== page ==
Bush: U.S. safer than before 9/11 attacks
Updated: 2006-08-13 15:58 WASHINGTON -- U.S. President George W. Bush said
Saturday that the United States is safer today than it was before the Sept. 11,
2001 terrorist attacks because of the government's anti-terrorism measures to
protect the American people.
But he warned in his weekly radio address that the American people "must
never make the mistake of thinking the danger of terrorism has passed."
The foiled plot in Britain to blow up passenger flights bound for the United
States and the arrests of over 20 suspects this week reminded people of "a hard
fact: the terrorists have to succeed only once to achieve their goal of mass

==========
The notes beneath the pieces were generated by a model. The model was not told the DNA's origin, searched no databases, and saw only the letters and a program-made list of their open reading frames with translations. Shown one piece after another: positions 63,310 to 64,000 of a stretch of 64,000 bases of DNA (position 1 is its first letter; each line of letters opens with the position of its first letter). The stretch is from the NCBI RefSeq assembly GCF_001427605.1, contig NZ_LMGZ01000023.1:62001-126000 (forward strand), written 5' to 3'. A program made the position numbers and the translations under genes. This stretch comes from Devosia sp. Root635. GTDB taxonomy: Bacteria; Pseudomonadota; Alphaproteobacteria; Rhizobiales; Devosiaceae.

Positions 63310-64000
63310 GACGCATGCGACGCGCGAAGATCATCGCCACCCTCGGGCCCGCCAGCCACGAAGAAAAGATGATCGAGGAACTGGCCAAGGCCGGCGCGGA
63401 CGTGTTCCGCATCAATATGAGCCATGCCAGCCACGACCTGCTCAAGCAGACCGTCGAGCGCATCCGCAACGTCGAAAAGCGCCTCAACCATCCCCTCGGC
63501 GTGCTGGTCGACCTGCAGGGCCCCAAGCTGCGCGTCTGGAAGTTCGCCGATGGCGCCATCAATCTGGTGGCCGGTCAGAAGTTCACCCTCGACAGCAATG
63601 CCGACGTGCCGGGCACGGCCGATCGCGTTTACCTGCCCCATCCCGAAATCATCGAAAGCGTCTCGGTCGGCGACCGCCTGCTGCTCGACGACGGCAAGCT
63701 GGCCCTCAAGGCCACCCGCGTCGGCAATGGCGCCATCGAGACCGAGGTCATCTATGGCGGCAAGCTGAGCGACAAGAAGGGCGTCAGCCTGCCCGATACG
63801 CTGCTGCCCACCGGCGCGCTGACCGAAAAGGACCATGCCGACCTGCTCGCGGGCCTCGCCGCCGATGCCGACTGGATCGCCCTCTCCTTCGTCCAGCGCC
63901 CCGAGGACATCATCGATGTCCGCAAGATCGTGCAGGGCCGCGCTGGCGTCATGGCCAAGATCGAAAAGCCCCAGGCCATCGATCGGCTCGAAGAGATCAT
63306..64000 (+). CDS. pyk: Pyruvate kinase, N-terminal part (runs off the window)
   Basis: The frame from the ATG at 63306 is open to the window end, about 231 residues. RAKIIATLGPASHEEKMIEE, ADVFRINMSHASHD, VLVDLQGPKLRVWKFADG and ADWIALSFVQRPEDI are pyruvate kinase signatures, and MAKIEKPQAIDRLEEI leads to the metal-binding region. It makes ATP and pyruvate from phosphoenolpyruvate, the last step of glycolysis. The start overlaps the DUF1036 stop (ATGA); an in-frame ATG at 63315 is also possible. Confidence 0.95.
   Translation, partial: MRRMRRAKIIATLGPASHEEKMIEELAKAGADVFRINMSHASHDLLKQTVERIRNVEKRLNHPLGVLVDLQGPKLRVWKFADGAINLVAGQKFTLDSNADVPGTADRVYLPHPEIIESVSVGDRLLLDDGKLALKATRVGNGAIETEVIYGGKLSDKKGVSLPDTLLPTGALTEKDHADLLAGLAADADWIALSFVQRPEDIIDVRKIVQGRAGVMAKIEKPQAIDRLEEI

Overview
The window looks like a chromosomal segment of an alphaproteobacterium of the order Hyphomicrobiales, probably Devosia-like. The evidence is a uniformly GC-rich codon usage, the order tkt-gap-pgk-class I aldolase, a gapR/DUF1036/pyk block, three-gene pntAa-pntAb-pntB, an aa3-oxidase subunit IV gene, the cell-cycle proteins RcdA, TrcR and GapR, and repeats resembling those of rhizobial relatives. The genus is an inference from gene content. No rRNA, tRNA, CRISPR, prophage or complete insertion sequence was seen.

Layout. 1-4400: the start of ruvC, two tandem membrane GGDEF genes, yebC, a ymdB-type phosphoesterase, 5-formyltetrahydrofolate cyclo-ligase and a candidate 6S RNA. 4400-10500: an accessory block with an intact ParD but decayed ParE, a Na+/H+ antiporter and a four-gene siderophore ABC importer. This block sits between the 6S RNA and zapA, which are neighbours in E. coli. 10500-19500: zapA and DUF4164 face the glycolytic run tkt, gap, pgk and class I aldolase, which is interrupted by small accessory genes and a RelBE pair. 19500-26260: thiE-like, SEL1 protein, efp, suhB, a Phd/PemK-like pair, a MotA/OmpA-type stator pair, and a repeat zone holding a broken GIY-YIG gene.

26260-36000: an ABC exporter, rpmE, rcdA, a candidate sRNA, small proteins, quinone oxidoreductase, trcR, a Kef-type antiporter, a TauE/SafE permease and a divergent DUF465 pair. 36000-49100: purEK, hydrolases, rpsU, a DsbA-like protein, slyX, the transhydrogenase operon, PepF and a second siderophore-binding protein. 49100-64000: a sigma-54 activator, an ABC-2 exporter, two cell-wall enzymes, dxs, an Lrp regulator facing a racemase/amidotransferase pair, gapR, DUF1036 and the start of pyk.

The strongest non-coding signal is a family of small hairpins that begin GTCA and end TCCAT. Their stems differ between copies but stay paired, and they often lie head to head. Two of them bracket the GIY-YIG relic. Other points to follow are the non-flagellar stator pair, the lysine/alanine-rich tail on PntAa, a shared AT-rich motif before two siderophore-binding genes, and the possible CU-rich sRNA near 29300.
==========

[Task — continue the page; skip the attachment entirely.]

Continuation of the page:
murder, while we have to succeed every time to stop them," he said.
The plot appeared to have been carefully planned and well-advanced, and was
further evidence that terrorists were "sophisticated, and constantly changing
their tactics," said the president.
Bush said the arrests had significantly disrupted the threat, but one "cannot
be sure that the threat has been eliminated."
"We're dealing with a new enemy that uses new means of attack and new methods
to communicate," he said.
As terrorists had planned to use liquid explosives to blow up planes in
mid-air, authorities adjusted security precautions by temporarily banning most
liquids as carry-on items on planes, he said.
He urged people to show patience, cooperation and vigilance when traveling by
air, as "the inconveniences you will face are for your